Education And Debate

Women need better information about routine mammography

BMJ 2003; 327 doi: (Published 10 July 2003) Cite this as: BMJ 2003;327:101
  1. Hazel Thornton, honorary visiting fellow (hazelcagct{at},
  2. Adrian Edwards, reader2,
  3. Michael Baum, emeritus professor of surgery3
  1. 1Department of Epidemiology and Public Health, University of Leicester, Leicester LE1 6TP
  2. 2Department of Primary Care, University of Wales Swansea Clinical School, Swansea, SA2 8PP
  3. 3Academic Department of Surgery, University College, London W1P 7PL
  1. Correspondence to: H Thornton, Saionara, Rowhedge, Colchester CO5 7EA

    Scientists continue to argue about the benefits of breast screening, but ultimately decisions about screening should be made by women themselves. To make this decision, however, women need to fully understand both the benefits and the potential harms

    Although mammographic screening is well established in the United Kingdom and elsewhere, its value continues to be debated. Most of the data on mammographic screening come from a group of clinical trials completed over a decade ago. These are subject to constant reworking, reanalyses, and wrangling between the screening zealots and the screening sceptics. New data are unlikely to emerge, as it is improbable that new screening trials, with a control group that is “left to nature” will be conducted.

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    Decisions about mammographic screening should be based on all the facts


    Most of the controversy surrounding screening, however, seems to miss the point. The question of whether the benefits of screening outweigh the harms is essentially a value judgment. The problem is that, up to now, this judgment has been made by paternalistic agents of the state rather than by women, supported by their general practitioners or others. In order to make an informed choice on screening, women need to be aware of the range of uncertainties for both the benefits (that is, preventing death from breast cancer) and the harms.

    Evidence of effectiveness

    Public health programmes such as the UK NHS breast screening programme aim to reduce mortality from breast cancer by offering routine mammography to healthy individuals. This is a potential public good. But the public receives highly conflicting messages about the effect of screening. Every new published estimate is hotly debated in the media, and the results are usually couched in terms that most people will misunderstand. The latest report of a “44% reduction in breast cancer mortality in women aged 40-69 years”1 was headlined in the Independent, for example, as “Screening halves breast cancer death rate.'” 2 But the text did not mention that mortality from breast cancer also fell in those who were not screened, which was attributed to improvements in treatment. Nor did the article mention the important caveat in the original report (also included in Otto et al's report3) that until formal methods are developed for “partitioning mortality changes by attribution to screening, treatment or other factors” the percentage reduction in mortality remains unknown and incalculable.1

    The public needs to be told about all the outcomes of screening in terms it can understand. This was achieved, for example in Raffle and colleagues' report on cervical screening, which failed to hit the headlines.4

    Earlier claims for the reduction in relative risk of death from breast cancer among women who are screened have ranged from 63% to 6%.5 6 Findings of meta-analyses of randomised trials have also variedfrom 29%7 to the conclusion in a Cochrane review that an effect has not been shown and that breast cancer mortality is a misleading outcome measure.8 Indeed, all cause mortality and surgical and psychological morbidities are equally important outcomes, especially to the affected individuals. Studies often refer to unnecessary treatments arising from overdiagnosis as “biopsies,” but in reality this may encompass segmental excisions, mastectomies, and even radiotherapy (P G⊘tzsche, personal communication9). Comprehensive outcome measures are needed, together with tools that can assess the potential harms and benefits of breast screening. Until tools are developed that are capable of measuring a wide variety of outcomes, we cannot weigh the evidence satisfactorily.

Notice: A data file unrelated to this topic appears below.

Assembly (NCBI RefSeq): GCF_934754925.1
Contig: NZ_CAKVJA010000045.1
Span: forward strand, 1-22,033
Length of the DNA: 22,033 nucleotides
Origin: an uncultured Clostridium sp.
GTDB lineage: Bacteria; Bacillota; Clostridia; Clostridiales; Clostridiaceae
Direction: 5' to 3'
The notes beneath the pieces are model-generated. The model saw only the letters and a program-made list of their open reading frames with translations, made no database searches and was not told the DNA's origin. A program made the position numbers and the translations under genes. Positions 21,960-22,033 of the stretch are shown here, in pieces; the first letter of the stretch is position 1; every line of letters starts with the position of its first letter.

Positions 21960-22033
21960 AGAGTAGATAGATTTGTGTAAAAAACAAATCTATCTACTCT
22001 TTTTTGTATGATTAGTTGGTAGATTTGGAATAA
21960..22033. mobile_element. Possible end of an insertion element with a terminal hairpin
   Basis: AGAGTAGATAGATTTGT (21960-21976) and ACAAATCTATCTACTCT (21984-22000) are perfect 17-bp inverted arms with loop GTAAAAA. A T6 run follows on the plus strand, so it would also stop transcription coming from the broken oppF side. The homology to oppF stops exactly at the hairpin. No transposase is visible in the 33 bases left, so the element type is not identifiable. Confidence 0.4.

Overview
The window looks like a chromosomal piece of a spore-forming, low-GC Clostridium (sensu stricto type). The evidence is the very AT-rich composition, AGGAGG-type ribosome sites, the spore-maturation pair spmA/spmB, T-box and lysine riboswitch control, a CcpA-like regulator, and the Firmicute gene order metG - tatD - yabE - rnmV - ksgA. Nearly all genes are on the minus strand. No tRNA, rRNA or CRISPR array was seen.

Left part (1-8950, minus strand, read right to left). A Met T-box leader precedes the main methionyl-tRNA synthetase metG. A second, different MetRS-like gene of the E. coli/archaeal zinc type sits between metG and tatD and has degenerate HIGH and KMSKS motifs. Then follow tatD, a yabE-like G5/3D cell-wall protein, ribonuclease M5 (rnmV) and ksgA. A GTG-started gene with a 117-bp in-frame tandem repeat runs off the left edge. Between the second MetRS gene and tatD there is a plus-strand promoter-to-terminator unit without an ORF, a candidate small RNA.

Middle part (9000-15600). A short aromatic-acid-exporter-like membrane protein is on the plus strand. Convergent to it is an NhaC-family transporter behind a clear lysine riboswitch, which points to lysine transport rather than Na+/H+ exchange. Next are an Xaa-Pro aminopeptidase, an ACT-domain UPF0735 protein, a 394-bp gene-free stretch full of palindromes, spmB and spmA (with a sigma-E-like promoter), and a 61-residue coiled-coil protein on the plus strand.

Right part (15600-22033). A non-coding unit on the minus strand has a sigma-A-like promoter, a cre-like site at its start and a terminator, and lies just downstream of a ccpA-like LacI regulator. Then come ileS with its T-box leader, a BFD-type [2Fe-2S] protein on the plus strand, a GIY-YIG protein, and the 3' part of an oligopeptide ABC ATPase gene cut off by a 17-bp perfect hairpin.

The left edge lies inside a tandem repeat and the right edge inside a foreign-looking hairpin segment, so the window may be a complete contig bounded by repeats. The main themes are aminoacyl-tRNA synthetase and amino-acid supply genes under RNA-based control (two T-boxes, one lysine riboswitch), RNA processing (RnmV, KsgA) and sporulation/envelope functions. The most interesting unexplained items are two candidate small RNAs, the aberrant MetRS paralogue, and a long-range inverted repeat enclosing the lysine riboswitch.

Evaluating harm

    Harms are often dismissed as a price worth paying for the perceived general good. Individual women may suffer physical, emotional, social, financial, intergenerational,10 or psychological harm.11 The harm may be temporary, lasting around the time of testing and while waiting for results, but can be lifelong. It is important, therefore, that women are able to understand the potential harms and can make an informed choice for which they are prepared to take responsibility. The UK NHS prostate cancer risk management programme attempts this by offering different levels of information and counselling about the pros and cons of the test (

    The way that information is presented is as important as the information itself. Human rights and ethical imperatives demand that individuals should be treated with dignity and enabled to make informed choices based on “substantial understanding.”12 This objective is rarely met. Slaytor et al reviewed 58 pamphlets used in breast screening programmes and found that they all used relative risk information about the benefits in preference to absolute risk reductions. Six pamphlets incorrectly “advised unequivocally that women who have regular screening mammograms every two years halve their chances of dying of breast cancer.”13 Such framing manipulations are highly persuasive in getting people to take tests.14 Evidence shows that use of explicit rather than ambiguous language results in lower consent rates.15 There is also evidence (from all screening programmes, but mainly from mammography evaluations) that when people are offered more detailed information about their personal risks they are less likely to opt for tests.16 Thus, people are more likely to conclude that they were not fully informed when offered relative risk information in isolation and that they were not put in a position to exercise autonomous choices.